Available to chat

From my instant messaging logs, two weeks ago:

Brian Chen
12:22
goodbye for two weeks

katherine
12:23
dont leave me here all alone

Brian Chen
12:23
i'll miss you, tigerlily1684

katherine
12:23
its such a cold cyber world
i'll remember you always
parting is such sweet sweet sorrow

Brian Chen has disconnected at 12:24 p.m.

A few days into my two-week experiment of staying off online chat, I walked over to my colleague Greg Adler’s cubicle with my morning cup of tea to say hello.

“I was waiting for your screen name to pop up on my buddy list!” he said. “Do you have any idea how this affects our relationship? Or how this affects me? Why is it always about you, Brian? What about me?”

Greg was clearly joking, but he was right. I knew he was tired of dialing my extension just to ask if I could go on a smoke break. Incidentally, my cubicle neighbor Heather Kelly pointed out that I’d started “thinking out loud” regularly, which must have been distracting. My friends Jenn and Matt, who hadn’t spoken to each other in over a year, began IMing each other to fill in the “social void” my absence had created for them. My boss Jim Galbraith couldn't tell when I left for my lunch break, because my screen name would carry such information with an Away message. I ceased electronic-text communication to conduct an experiment on myself, but ultimately signing off affected others more than it affected me.

“Why are you putting yourself through this?” my roommate Peter asked.

“I’m tired of words,” I said. “I want to hear people’s voices, see them in the flesh. I want to analyze their body language and look them in the eyes—like old times. I want to reconnect.”

“You're a damn fool.”

Perhaps I was foolish for thinking I could revert. Though in the past two weeks I’ve been rather productive—learning new dinner recipes, riding my scooter around town, and debasing myself in Vegas—cutting myself off from electronic-text communication has made life unnecessarily difficult. The inability to chat online was plain and simply inconvenient. For example, my friend Amy and I took a trip to Las Vegas for Christmas vacation, and planning the trip over the phone was exponentially more difficult than it would have been had we used e-mail instead. And even though prior to beginning my experiment I sent an e-mail out to all my friends and coworkers forewarning them about my two-week hiatus, they continued to e-mail or text message me, and I’d have to call them just to respond to simple questions or comments.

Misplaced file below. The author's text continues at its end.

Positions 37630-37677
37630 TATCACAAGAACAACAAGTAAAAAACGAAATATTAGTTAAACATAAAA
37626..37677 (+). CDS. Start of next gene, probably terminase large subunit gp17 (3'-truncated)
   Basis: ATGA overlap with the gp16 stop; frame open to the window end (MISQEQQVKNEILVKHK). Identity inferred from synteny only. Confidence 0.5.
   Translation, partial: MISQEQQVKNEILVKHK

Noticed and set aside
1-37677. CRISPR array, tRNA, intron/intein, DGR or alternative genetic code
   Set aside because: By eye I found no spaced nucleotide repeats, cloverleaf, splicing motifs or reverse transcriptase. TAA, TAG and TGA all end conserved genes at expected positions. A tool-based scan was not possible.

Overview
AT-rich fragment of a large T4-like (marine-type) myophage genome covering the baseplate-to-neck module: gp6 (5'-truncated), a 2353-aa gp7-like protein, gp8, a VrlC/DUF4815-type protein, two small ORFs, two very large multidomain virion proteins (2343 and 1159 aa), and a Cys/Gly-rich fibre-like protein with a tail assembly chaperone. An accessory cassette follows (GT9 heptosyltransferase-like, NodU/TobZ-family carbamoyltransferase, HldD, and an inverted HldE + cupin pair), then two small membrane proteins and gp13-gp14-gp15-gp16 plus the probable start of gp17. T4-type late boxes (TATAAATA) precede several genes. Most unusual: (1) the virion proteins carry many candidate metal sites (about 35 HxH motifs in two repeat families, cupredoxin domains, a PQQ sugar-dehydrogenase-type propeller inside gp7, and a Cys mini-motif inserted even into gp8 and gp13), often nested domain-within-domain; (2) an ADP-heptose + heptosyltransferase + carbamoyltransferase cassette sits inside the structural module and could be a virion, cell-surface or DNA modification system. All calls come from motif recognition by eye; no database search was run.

As much as I desire to reconnect myself with the human element, I’ve come to conclude there’s no going back. E-mails kept appearing in my in-box and text messages continued popping up on my phone. Refusing to participate in online chatting is essentially irresponsible. Instant messaging, e-mailing, and text-messaging have made life too convenient for everyone; why inconvenience others by staying off? It’s essentially resisting adaptation.

But like I said in my earlier blog entry, there’s still a problem with relying too much on online communication. Placing too much faith in the written word is a mistake: With English, especially, words are often loaded, sometimes ambiguous. One’s usage of ellipses can be construed as irritation, boredom, or impatience; the tone of a written message is open to limitless interpretations. I believe the key is to find balance between the old methods and the new. When it comes to simple matters—making lunch plans, sharing funny stories, etc.—we might as well get our messages across expediently online. But when it comes to more serious conversations—confrontations, conflict resolution, and so forth—I can’t imagine that anything could be more effective than a meeting in the flesh.

I did gain something from this experiment. I feel that in the past two weeks I’ve gotten better at talking to people. When you spend too much time online, like myself, your online chatting habits begin to overlap with your real-life conversational skills. When speaking to someone, I’d often find myself going silent and wandering off into other thoughts, only to return to the conversation later—similar to the way I’d respond to IMs in between reading Web sites, checking my e-mail, and switching songs on my iTunes. Since I went cold turkey, I noticed I was making an effort to give people my undivided attention while staying in tempo with our conversations.

As soon as this entry gets posted, I’ll be able to sign on in two hours. I can’t wait: There are many people I haven’t had a chance to call because it was simply too inconvenient (e.g. different time zones, personal obligations, wisdom-teeth removal). I’ve come to realize we all have two separate lives: a virtual and a real. We must live them separately, without letting one get tangled with the other.

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